As she exits the political stage pursued by a blond bear, Theresa May’s mind will inevitably turn to the question of ‘what next’?
As for the immediate future, she might follow John Major’s example. Hours after losing the top job in 1997, Major famously pottered down to the Oval to watch his beloved Surrey play cricket. It’s well known that May is a cricket fan – she’s spoken of drawing inspiration from the gnarled intransigence of her hero, batsman Geoffrey Boycott – perhaps she will hope for similar solace from Lords today, where England play Ireland in a Test match for the first time.
So much for this week, but what about beyond? If she pops into the restaurant of history, she’ll find a whole buffet of available options to choose from. Here are a few which might – or might not – be to her taste:
It has become almost obligatory for ex-PMs to churn out a memoir vindicating their achievements, eviscerating their opponents and musing on what might – or perhaps should – have been.
But past PMs have turned their hand to other – more adventurous, idiosyncratic – genres. Edward Heath published books on sailing, travel and music, Churchill completed his monumental History of the Second World War, and William Gladstone published a treatise on book storage and a work of theology.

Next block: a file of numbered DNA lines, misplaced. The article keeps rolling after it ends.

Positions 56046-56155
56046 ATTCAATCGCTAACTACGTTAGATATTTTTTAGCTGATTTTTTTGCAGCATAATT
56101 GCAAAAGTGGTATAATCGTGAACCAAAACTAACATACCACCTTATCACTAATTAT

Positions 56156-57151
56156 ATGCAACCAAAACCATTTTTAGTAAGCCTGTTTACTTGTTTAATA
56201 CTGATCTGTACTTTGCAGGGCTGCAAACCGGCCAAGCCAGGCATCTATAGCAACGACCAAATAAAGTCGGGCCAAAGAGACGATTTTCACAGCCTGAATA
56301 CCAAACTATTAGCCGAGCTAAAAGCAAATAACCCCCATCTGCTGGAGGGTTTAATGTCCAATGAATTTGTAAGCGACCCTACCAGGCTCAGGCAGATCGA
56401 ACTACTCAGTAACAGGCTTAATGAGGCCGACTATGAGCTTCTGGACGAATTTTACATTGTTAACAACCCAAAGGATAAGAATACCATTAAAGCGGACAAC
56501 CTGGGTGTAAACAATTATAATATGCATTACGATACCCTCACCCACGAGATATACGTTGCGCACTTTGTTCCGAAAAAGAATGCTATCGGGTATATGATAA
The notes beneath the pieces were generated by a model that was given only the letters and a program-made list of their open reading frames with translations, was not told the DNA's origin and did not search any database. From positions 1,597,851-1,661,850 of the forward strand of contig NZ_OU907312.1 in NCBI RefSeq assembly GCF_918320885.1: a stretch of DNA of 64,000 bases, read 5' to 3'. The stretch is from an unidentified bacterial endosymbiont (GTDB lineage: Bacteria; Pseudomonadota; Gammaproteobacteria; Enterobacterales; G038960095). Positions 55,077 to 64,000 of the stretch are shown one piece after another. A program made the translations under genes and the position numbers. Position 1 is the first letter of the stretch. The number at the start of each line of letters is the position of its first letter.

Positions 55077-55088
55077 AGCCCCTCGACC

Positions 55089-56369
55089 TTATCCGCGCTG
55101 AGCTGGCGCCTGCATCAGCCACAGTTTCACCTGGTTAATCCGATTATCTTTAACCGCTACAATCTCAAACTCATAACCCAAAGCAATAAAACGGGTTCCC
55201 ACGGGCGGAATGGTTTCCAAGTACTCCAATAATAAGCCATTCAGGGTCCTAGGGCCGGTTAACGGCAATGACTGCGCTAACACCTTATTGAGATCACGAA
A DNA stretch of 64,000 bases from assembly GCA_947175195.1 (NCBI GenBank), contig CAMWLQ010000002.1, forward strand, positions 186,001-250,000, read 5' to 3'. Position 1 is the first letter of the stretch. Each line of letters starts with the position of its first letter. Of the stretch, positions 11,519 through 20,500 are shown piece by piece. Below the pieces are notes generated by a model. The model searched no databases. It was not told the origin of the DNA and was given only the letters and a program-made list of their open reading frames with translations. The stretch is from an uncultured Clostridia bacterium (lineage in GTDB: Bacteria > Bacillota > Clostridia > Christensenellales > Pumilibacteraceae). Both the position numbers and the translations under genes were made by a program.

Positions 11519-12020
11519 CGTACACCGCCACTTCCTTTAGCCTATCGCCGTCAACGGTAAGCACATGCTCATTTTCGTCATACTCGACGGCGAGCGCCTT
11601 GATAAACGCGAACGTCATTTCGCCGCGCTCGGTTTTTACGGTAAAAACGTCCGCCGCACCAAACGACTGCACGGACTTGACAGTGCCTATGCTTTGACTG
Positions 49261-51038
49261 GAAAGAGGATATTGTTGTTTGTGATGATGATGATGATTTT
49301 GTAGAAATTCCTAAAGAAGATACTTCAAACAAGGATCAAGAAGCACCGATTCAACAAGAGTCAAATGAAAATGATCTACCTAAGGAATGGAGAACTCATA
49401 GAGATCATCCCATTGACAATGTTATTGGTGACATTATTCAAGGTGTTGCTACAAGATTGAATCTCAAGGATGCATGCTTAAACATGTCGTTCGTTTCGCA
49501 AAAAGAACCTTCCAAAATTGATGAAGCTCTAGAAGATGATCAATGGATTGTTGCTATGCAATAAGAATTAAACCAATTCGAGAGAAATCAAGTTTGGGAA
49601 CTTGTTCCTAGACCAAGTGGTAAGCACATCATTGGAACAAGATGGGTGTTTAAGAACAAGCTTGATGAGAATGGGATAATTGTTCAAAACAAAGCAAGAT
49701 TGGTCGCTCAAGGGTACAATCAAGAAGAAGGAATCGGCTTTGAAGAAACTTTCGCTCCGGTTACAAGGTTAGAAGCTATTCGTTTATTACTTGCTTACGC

Perhaps a better guide is Benjamin Disraeli, who returned to his former calling as a novelist, publishing Endymion in 1880, for which he received a £10,000 advance (about £660,000 in today’s money) – the largest amount for a work of fiction that century, outranking Charles Dickens and George Eliot.
After countless hours debating unicorn versions of Brexit, Theresa May might feel she too is well qualified to write a work of fantasy.
Another inspiration might be the famously aloof Arthur Balfour. Urbane, cerebral, devastatingly witty, Balfour was easily bored by the everyday dirge of administration and party management. Liberated from office he set his mind to higher matters, publishing a significant work of philosophy – Theism and Humanism – in 1915. This would go on to be cited throughout the century as laying the groundwork for what became known as “the evolutionary argument against naturalism”, securing Balfour’s name in the history of philosophy.
Perhaps after her apprenticeship dealing with politically impossible conundrums, Theresa May might turn her mind to philosophical ones instead? They can’t be much harder than what she’s already had to deal with.